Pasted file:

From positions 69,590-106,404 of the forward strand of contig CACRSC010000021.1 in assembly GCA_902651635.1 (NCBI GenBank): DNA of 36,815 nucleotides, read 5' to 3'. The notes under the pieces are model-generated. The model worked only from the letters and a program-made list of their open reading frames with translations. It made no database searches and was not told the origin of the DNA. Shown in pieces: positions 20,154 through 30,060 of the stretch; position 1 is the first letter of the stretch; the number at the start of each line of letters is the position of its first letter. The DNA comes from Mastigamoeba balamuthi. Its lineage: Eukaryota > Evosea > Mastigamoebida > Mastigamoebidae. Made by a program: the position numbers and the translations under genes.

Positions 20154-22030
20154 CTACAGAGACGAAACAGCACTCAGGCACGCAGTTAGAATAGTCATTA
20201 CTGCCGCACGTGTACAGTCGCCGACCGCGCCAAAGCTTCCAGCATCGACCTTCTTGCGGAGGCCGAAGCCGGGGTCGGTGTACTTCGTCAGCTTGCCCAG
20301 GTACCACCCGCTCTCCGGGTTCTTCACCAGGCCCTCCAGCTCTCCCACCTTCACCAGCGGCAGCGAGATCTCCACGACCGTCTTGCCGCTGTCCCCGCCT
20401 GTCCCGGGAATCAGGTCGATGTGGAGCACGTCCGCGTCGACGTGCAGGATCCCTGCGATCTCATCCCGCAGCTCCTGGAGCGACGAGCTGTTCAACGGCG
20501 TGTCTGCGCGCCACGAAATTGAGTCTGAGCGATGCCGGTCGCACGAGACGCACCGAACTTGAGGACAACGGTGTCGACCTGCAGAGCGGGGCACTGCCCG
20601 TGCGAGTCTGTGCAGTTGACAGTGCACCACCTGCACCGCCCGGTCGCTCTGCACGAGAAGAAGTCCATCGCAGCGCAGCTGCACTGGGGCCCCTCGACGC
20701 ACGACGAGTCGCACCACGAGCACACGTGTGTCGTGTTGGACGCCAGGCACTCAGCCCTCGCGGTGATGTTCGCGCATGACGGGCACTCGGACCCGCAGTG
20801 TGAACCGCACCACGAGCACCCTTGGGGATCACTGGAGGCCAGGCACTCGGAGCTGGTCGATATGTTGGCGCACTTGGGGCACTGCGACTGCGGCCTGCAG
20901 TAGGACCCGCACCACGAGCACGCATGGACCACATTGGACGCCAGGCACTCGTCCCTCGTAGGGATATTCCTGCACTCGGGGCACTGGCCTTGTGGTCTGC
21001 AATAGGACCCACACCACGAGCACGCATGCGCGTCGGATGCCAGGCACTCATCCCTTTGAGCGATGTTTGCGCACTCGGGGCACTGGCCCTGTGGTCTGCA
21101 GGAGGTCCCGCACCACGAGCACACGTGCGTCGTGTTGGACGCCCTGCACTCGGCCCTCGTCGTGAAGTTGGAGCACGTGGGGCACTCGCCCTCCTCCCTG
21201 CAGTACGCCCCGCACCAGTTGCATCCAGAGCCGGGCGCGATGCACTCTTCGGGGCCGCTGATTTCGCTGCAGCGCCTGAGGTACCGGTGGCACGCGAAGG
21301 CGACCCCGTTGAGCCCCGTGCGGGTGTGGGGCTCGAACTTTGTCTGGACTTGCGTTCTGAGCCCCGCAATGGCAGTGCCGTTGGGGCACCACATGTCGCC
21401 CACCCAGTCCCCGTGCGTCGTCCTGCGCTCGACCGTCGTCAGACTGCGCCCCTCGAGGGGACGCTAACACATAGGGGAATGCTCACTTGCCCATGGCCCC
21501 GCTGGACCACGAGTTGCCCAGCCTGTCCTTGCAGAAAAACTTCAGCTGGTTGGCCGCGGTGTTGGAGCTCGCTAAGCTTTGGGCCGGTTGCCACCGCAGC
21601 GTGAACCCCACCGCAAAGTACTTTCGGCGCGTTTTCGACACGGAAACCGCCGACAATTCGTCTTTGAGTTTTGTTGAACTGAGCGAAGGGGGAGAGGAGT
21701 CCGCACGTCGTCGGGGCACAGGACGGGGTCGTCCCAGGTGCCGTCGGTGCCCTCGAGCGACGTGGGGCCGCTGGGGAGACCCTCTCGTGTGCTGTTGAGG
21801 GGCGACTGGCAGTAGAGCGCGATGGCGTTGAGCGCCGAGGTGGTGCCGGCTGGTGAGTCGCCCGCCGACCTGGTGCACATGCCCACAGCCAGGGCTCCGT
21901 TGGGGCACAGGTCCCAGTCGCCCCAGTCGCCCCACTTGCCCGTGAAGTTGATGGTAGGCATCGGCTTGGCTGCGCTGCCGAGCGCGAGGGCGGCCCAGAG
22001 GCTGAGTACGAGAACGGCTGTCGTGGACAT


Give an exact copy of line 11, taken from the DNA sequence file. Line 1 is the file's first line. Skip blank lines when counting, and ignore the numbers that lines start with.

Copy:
20901 TAGGACCCGCACCACGAGCACGCATGGACCACATTGGACGCCAGGCACTCGTCCCTCGTAGGGATATTCCTGCACTCGGGGCACTGGCCTTGTGGTCTGC